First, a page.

More grades in a later posting …


What It Has All Cost
When we started this lifestyle we really did not have a clear idea of how much it would cost. Beth Leonard has a variety of cost ranges in her Cruiser’s Handbook and we heard her on this topic at a seminar at the Annapolis Boat Show, but it was not clear to us where we fell on her continuum between deluxe and ultra simple. Our boat is much larger and complex than her simplest case and we eat out, just not often or at fancy places so we would certainly be on the low side. So … we decided to keep close track of all of our spending and then do monthly summaries by category of spending. These reflect several factors. We have tried our best to live modestly while not missing what the islands have to offer. This has meant avoiding marinas and not eating out very often (or at very expensive places), both of which can balloon spending. Also, Ainia was well-equipped and fully-provisioned to start. The cost of these factors is not included below. At the very least the overall cost would include reprovisioning and some consideration for equipment depreciation. As well, boat insurance is not included which would add almost $400 a month to the totals.

Total Monthly Costs ($US)
· Nov - $1140
· Dec - $1045
· Jan - $1004
· Feb - $1446
· Mar - $3825*
· Apr - $879
*The March figure includes the purchase of a new windlass (the old one was working but this was a major upgrade) and new computer. Without these the spending was about $1200.

Spending by Category
We created a number of categories of spending to help us analyze where our money goes. First figure is total expenditures for six months, followed by monthly range.
· Boat Capital Expenditures (defined as boat improvements only) - $2635 - $0 to $2197 (windlass)
· Boat Maintenance (defined as keeping what we have in good repair and replacing existing equipment) - $924 - $39 to $390
· Fuel (diesel and gasoline for dinghy) - $575 - $0 to $304
· Water (we also use the watermaker and collect rainwater) - $28 - $0 to $14
· Groceries (including beverages) - $1875 - $187 to $459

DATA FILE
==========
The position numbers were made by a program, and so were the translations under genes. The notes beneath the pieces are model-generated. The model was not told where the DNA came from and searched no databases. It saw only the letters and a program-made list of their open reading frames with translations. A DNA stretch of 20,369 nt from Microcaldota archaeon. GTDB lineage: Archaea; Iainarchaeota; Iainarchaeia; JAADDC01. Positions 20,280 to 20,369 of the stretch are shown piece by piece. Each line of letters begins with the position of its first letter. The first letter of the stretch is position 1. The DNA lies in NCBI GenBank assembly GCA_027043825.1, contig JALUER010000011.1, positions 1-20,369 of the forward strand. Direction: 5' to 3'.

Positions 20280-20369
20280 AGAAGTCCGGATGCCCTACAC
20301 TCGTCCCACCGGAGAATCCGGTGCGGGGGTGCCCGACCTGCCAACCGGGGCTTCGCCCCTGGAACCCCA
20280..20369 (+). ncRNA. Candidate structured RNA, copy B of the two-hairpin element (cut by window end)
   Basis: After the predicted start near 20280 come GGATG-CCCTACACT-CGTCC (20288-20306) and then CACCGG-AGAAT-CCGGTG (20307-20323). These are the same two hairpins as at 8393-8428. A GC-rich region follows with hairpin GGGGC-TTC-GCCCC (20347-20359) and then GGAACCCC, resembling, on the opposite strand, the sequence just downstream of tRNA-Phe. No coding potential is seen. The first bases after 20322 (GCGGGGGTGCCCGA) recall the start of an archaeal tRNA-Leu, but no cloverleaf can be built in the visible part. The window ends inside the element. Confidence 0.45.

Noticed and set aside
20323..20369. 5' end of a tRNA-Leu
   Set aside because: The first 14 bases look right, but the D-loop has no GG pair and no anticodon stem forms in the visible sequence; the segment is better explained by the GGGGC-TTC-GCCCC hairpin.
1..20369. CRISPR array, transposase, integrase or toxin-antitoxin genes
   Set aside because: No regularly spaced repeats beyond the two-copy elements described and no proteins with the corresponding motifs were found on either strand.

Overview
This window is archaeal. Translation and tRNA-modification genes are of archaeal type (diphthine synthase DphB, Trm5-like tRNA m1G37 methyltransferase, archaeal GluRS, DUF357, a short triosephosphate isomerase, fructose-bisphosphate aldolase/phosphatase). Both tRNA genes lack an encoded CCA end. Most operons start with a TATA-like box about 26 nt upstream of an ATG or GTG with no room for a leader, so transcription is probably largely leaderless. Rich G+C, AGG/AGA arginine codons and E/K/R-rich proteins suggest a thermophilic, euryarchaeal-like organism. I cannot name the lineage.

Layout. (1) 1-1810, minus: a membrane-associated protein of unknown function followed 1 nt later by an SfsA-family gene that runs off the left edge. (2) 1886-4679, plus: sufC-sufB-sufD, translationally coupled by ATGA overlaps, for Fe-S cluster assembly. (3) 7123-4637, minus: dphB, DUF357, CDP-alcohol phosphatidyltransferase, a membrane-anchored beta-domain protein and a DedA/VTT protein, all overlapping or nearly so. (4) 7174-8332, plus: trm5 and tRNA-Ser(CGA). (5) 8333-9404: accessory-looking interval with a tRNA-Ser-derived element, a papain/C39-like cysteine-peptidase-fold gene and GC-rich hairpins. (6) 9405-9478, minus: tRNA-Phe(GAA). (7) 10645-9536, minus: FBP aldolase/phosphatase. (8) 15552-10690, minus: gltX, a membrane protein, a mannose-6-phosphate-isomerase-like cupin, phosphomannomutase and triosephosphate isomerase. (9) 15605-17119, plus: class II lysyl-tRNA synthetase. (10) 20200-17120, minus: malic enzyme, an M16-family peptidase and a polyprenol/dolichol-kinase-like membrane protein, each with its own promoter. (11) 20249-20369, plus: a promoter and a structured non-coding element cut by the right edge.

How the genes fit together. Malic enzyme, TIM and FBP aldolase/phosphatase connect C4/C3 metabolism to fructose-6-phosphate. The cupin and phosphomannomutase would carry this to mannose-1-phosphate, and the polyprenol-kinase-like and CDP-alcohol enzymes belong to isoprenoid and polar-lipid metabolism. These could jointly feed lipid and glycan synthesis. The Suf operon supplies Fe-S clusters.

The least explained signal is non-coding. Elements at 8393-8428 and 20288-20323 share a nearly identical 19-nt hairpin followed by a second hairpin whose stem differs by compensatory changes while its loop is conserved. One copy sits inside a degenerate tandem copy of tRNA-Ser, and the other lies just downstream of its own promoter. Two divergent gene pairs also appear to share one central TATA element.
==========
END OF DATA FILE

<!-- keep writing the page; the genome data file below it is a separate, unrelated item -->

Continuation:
· Internet access (includes buying drinks at bars that offer Wifi) - $100 - $4 to $48
· Eating out/touristy expenses - $1162 - $31 to $391
· Land transportation (we take local buses rather than taxis) - $145 - $10 to $40
· Government fees (customs, immigration, permits(Bahamas $300!)) - $575 - $24 to $300
· ‘Boat boys’ (not the problem we had been told) - $18 - $0 to $17
· Marinas and moorings - $239 - $20 to $80
· Laundry - $53 - $0 to $25
· Personal items - $711 - $0 to $430
· Miscellaneous – $36 - $0 to $22

Total spending for six months was $9338 (+insurance

3 comments:

Steve said...

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Steve said...

Bruce-

Love your blog, especially since we just bought a Bristol 45.5. Your equipment review raised a couple of questions for me.

Re: the Monitor, how do you stow your dinghy? Doesn't a dinghy on davits interfere with the windvane? I was thinking about folding davits to allow carrying the dinghy there on short sails, but then on deck for longer passages with the davits folded.

Re: the Schaeffer furler, we also have an older Hood furler and it's difficult to furl in even light winds. With the Schaeffer, can you furl/reef by hand (i.e. without a winch) in heavier wind?

I also liked your comment about 3 weeks at anchor wihtout running the genset. I assume you have 12 volt refrigeration (and watermaker?)? I have an engine driven system, but am thinking of changing to 12 volt and installing a wind gen and solar panels.

Thanks for your help. Feel free to e-mail back at sfennell@traditionhomes.net

Steve Fennell

Rhys said...

Hello, Bruce and June.

Marc here, just checking in and it appears you two are doing splendidly. Thanks for the very valuable "real life gear review" and the cost breakdown. I've told people that with a fully and largely newly equipped boat that I expect to spend $25K/year, excluding insurance, and it looks like even that modest amount is on the generous side, seeing as we have the same strategy as you (anchor out and limit shoreside spending in marinas and restaurants) and we are going outside of the Caribbean to Panama and then the Pacific, where, admittedly, French Polynesia could be a hard place to economize.

A nice companion piece to your "things that have worked" entry would be a mention of gear that hasn't worked, hasn't proven to be durable, or hasn't proven to be necessary. I for one like the KISS concept, and wouldn't want to weigh down the boat more than is needed to stuff I will never use.

I'm putting the mast in my old 33 footer tomorrow, which gives me a chance to stay practiced when I get tired of working on the big boat.